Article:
Whipple Endpaper

When I first read The Priory‘s blurb I immediately complete the whole story in my mind.

The plot I was given: in 1939 England a family of four faded aristocrats live independent lives in the same country mansion. The money is disappearing fast through a mix of pride, incompetence and irresponsibility, while their heads remain firmly in the sand. Cue the innocent woman on the verge of spinsterhood that agrees to marry the widow father. She’s in love, he’s hoping for help getting his finances and house in order.

What I imagined: fairy-tale story of how the bride arrives and over time brings together the family, magically fixes the financial situation with her bare wits and restores the house to its former glory.

This was my first Dorothy Whipple so I don’t know if it’s always her style, but I was hit in the head with her realism. No fairy-tales here. Even though the ending comes wrapped with a nice bow, it’s still at heart a very authentic story about families – families forming, breaking up and reshaping.

Maybe it’s because I’m a mother-to-be, but the way children change everything in these people’s lives really stood out. Anthea (the bride), turns from needy girl-wife into the determined mistress of a household and Christine (one of daughters of the house), goes from sheltered teen who lived all her life in a mansion’s nursery to a low middle-class worker in the gloomy side of London.

This also ties to another strong topic in The Priory: a generation of untrained, poorly educated women, unfit for anything other than marriage and motherhood, but that are suddenly faced with the changing post-War society.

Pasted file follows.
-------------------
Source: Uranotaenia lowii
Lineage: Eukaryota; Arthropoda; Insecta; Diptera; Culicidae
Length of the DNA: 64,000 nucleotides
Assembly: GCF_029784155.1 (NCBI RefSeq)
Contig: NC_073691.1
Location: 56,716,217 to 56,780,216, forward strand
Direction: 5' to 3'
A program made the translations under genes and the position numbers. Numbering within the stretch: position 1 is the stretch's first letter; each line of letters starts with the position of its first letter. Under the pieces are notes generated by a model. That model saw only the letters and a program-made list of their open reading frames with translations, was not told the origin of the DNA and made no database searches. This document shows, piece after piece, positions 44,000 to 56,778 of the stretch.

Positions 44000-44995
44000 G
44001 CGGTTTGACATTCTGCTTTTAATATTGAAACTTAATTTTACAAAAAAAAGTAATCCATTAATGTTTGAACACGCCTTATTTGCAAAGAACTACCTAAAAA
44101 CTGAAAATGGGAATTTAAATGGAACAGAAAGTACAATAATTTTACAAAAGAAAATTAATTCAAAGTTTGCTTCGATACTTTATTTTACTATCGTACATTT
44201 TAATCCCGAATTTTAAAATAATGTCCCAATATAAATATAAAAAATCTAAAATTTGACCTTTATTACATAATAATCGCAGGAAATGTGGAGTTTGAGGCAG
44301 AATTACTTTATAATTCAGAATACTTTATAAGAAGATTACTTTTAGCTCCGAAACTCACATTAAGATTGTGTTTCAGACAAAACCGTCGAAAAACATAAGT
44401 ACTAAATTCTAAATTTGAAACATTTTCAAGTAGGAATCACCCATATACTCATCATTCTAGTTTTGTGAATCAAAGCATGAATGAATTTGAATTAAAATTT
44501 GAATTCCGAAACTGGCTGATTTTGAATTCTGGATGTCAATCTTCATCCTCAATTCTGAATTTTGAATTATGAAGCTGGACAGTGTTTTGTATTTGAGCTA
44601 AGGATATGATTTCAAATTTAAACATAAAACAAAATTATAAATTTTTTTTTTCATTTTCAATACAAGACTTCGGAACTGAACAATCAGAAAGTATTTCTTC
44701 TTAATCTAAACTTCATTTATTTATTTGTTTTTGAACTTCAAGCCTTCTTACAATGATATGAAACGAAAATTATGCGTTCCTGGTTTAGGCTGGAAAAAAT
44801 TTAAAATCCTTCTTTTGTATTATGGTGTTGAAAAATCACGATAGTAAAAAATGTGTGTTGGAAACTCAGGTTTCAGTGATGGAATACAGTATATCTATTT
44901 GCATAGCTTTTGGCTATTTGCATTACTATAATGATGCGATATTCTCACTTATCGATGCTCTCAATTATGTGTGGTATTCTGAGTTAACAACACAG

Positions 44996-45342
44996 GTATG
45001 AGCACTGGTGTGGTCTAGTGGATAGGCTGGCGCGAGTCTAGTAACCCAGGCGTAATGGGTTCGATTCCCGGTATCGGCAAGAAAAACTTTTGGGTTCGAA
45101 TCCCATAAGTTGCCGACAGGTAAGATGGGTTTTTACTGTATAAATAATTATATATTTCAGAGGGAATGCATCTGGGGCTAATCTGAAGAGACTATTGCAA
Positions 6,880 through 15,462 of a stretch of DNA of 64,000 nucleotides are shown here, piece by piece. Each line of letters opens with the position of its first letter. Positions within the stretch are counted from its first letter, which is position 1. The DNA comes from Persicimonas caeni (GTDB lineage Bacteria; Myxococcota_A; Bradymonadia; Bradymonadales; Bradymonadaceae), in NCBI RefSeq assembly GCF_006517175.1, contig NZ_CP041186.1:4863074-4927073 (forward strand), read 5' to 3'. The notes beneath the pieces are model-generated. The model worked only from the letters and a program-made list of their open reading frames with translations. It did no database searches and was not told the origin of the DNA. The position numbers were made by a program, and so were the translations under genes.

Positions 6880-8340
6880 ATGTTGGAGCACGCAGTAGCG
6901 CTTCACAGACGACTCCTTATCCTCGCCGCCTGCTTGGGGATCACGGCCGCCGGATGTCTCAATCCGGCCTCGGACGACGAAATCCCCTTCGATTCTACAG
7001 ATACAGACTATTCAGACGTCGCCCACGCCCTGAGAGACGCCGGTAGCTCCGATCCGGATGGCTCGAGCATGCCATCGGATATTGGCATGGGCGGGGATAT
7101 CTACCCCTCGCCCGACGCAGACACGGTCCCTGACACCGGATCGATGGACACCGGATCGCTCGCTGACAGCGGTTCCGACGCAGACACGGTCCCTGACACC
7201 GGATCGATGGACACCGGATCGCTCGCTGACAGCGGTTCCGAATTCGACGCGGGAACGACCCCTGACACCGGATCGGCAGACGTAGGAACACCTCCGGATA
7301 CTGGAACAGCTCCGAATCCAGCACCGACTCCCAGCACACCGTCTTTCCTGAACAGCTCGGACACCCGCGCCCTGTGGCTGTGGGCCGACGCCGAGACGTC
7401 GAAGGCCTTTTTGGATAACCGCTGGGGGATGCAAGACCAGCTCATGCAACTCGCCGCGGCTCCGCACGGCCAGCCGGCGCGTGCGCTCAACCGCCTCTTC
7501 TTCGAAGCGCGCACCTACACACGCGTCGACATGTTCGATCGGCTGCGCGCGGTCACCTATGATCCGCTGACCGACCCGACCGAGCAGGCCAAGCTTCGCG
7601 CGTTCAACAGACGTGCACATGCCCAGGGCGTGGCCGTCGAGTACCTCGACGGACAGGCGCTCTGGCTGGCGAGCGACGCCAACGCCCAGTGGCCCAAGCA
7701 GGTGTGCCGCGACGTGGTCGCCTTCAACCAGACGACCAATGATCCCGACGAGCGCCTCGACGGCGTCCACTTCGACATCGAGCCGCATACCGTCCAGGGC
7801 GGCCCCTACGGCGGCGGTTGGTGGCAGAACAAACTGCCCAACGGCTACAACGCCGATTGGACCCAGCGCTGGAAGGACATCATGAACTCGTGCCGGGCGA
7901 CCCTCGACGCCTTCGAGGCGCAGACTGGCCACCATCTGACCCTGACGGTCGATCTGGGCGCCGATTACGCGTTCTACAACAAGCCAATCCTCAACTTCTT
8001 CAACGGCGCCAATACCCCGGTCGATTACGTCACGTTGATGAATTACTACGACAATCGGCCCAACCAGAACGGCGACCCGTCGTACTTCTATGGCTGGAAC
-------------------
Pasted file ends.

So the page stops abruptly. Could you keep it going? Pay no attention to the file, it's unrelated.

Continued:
Please don’t get the idea that it’s a heavy book, full of difficult topics. It was actually a very quick read and it felt surprisingly light, probably because of Whipple’s most excellent writing and even more excellent characterization:

“It was a great pity, she thought, that all the violence of life should fall on the young, before they have acquired any resistance to it.”

“Victoria was one of the hardy people who like rudeness to be met by rudeness. Then rudeness becomes a sport in which the players belabour each other to their mutual satisfaction.”

“Since he was very economical in everything that did not directly affect his own comfort, the household had to wait for light until he wanted light himself.”

I love being surprised by characters, to start with a strong first impression and then see them develop, gain layers and make me re-adjust my (often snappy) judgment. A lesson for real life as well?

The Priory was my first Dorothy Whipple, but not my last. Any recommendations on where to go next?


Other thoughts: My Porch, A Book a Week, Hannah Stoneham’s Book Blog, A Girl Walks into a Bookstore, Gudrun’s Tights, Books and Chocolate (yours?)